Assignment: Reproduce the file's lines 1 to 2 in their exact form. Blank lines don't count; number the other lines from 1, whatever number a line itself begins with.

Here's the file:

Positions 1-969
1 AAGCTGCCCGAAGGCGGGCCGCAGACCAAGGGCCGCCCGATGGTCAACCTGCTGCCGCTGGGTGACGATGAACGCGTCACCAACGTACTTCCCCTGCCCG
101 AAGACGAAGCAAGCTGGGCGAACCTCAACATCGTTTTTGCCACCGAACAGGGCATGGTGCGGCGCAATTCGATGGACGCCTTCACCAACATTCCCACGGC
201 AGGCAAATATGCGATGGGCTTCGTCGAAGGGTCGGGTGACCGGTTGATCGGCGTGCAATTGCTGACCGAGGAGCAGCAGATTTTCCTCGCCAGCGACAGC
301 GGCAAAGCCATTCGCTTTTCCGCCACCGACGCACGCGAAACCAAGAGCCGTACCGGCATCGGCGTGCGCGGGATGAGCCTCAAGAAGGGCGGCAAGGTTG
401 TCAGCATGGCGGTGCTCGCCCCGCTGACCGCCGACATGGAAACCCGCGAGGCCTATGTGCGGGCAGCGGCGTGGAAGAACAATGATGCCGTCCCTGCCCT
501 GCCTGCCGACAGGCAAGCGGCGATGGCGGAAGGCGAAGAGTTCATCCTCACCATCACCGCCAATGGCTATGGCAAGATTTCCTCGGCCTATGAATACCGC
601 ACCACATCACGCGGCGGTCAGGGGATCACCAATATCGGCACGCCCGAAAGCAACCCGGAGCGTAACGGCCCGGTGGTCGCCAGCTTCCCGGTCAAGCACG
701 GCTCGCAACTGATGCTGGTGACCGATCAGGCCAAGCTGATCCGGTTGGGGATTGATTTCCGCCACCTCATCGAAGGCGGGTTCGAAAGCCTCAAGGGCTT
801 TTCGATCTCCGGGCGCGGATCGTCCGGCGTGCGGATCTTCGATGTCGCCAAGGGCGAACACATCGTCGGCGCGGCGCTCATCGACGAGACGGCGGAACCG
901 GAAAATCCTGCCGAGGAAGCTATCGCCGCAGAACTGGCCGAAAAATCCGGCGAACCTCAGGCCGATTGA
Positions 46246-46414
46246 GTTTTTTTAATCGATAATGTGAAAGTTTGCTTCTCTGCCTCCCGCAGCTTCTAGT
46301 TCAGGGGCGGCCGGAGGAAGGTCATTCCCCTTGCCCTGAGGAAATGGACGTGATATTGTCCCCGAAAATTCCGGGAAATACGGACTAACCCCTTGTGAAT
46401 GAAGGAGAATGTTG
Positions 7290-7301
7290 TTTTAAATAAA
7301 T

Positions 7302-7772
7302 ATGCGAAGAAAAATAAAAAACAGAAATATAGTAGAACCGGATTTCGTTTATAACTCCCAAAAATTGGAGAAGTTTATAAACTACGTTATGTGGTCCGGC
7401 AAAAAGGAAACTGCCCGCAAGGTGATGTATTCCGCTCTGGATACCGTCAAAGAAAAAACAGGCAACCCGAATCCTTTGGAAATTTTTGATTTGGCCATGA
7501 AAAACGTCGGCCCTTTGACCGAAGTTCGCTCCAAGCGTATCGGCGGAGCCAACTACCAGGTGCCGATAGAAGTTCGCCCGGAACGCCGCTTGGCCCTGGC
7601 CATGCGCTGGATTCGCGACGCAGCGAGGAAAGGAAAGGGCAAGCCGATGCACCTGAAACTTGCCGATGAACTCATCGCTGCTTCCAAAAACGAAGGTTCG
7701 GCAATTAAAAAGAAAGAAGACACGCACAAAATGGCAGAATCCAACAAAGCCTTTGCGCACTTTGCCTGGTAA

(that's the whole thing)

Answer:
Positions 1-969
1 AAGCTGCCCGAAGGCGGGCCGCAGACCAAGGGCCGCCCGATGGTCAACCTGCTGCCGCTGGGTGACGATGAACGCGTCACCAACGTACTTCCCCTGCCCG